These wild canines were also introduced to Southeast Asia some 3,500 years ago, however the dog’s exact origin is debatable. There are any number of groups of people who could have brought the dingo to Australia, and among some of these are Indian mariners or maritime hunters.

The dog has been found in many parts of mainland Australia but never became established in Tasmania.There has also been an effort to remove the Dingo from farming areas. It is interesting to note that the first Dingo, referred to as the Australian dog, was registered at the London Zoo in 1828.

The Carolina dog comes from wild dogs that used to run with the Paleo-Indians of North America, and today they can still be found in their wild state near the Georgia-South Carolina border.

Many scientists believe that the dog was first domesticated from the wolf thousands and thousands of years ago. Today there aren’t many records on the Carolina Dog’s history and it isn’t sure how long they lived their feral lifestyle in the American South, but it seems as though it was for hundreds of years.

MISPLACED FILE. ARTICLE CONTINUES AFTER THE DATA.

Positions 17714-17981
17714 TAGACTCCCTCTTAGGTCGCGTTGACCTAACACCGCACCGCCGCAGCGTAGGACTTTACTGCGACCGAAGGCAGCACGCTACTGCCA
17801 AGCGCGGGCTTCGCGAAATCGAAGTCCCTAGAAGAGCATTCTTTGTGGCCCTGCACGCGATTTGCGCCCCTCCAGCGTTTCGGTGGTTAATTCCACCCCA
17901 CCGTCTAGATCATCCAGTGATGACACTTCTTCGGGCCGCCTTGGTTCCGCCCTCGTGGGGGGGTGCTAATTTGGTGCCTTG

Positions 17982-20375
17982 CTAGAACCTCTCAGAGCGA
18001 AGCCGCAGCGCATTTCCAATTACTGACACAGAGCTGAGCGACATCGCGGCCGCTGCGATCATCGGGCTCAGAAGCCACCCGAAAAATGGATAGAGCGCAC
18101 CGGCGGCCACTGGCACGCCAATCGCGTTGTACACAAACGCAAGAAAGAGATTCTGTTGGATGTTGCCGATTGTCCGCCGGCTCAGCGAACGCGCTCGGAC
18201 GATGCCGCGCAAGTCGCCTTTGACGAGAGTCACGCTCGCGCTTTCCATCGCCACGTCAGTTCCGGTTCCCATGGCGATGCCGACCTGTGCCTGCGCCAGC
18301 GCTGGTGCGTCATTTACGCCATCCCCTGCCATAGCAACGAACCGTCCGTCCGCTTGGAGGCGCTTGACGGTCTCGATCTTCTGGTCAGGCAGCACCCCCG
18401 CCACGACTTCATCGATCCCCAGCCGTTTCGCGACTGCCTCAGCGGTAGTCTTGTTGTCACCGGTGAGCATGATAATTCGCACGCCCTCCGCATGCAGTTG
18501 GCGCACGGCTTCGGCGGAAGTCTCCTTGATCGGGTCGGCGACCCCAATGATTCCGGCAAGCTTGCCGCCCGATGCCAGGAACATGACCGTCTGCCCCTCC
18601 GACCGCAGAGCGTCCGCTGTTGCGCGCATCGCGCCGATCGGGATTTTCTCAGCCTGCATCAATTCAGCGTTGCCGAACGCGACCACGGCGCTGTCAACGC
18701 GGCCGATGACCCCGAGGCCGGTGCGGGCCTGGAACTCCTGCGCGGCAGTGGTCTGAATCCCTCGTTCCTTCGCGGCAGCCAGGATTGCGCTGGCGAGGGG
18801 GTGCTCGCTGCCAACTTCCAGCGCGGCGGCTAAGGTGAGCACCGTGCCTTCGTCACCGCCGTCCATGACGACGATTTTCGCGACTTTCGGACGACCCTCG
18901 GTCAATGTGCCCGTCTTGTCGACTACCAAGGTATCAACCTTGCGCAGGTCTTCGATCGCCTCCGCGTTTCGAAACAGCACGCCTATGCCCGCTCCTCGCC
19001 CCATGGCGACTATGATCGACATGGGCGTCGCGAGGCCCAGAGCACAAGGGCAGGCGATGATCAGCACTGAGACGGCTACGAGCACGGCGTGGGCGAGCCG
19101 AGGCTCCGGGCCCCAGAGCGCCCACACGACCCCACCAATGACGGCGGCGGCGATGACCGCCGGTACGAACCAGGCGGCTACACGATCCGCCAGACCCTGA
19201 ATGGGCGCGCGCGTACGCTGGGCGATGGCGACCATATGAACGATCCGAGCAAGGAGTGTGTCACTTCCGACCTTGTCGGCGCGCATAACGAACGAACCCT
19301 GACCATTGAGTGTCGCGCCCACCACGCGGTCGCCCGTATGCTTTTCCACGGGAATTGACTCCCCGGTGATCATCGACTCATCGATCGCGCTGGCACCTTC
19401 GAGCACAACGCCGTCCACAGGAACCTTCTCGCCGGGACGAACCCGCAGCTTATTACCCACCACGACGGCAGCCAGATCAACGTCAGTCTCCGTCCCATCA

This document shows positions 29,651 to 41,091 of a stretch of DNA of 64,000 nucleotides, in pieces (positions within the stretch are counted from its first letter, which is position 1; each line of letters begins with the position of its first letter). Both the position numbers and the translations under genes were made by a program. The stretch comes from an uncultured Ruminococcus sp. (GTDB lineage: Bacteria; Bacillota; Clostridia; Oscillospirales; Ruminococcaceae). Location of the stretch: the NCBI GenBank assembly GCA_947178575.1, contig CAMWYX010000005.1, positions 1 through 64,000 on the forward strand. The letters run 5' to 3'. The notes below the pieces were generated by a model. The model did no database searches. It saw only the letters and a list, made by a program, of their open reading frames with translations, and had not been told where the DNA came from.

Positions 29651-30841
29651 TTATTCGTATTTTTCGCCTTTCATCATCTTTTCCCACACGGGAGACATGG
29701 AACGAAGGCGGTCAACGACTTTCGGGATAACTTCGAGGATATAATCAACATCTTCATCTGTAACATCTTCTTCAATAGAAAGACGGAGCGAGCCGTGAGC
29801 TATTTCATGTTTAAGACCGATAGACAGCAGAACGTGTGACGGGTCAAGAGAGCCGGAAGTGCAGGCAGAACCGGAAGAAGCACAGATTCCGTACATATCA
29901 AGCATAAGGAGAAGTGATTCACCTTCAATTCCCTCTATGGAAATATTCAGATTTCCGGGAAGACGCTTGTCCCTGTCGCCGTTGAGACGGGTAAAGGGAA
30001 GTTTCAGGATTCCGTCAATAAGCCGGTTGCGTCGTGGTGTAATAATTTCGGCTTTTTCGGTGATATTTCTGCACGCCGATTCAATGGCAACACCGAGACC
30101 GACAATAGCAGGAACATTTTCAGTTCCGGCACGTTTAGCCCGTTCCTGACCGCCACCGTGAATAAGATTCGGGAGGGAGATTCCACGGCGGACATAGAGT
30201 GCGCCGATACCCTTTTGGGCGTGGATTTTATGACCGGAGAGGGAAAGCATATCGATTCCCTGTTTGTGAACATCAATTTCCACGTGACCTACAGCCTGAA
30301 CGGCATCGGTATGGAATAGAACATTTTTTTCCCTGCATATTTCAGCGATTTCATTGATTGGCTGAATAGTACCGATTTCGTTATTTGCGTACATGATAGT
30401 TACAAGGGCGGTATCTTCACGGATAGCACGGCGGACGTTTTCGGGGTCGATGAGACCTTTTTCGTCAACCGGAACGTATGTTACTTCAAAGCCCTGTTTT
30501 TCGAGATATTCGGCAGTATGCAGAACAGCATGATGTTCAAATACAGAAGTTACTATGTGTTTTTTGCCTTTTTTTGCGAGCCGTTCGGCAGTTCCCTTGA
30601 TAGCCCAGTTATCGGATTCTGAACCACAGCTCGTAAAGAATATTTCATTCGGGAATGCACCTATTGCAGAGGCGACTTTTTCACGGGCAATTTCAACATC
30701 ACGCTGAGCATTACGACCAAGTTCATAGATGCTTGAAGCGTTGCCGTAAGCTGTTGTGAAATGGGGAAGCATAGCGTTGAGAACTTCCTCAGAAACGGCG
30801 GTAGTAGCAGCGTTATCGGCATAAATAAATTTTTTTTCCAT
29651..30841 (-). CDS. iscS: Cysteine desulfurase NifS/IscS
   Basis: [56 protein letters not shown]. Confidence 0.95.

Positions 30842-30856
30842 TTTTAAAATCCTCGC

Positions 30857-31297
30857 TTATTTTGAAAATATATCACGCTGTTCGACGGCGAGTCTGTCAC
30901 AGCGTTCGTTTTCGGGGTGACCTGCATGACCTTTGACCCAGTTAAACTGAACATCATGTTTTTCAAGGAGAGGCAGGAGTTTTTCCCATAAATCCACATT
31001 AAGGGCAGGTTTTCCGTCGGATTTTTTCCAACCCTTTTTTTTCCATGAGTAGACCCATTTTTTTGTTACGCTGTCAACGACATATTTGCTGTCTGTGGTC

You could say that the modern history of the Carolina Dog started in the 1980s. Dr. Pam Brisbin found a puppy at a dump site which looked like the Australian Dingo. Dr Brisbin and other scientists concluded that the Carolina Dog was a remnant of primitive dogs. Since those times the Carolina Dog has adapted well to being a domesticated pet.

Description

An interesting fact with these fascinating feral dogs, is that like humans, they’ve got rotating wrists. This characteristic of theirs allows them to use their paws much like the human hand to catch their prey. A domesticated Dingo can therefore learn how to open doors.

The Dingo is a medium sized dog standing at roughly 52 – 60cm in height, measuring up to 1.2 meters in length and weighing roughly between 23 to 32kg.

He has long canine teeth, a long muzzle, upright ears and a long, thick tail. The coat is essentially one color, sandy, white, cream, tan or black and sometimes there are white markings on the chest, the paws and around the muzzle.

The fur is typically shortish and thick — though the hair's thickness and length will depend on the climate of the area. The Dingo is a moderate shedder and a good brushing of the coat twice a week will keep the thick coat shiny and healthy.

Temperament: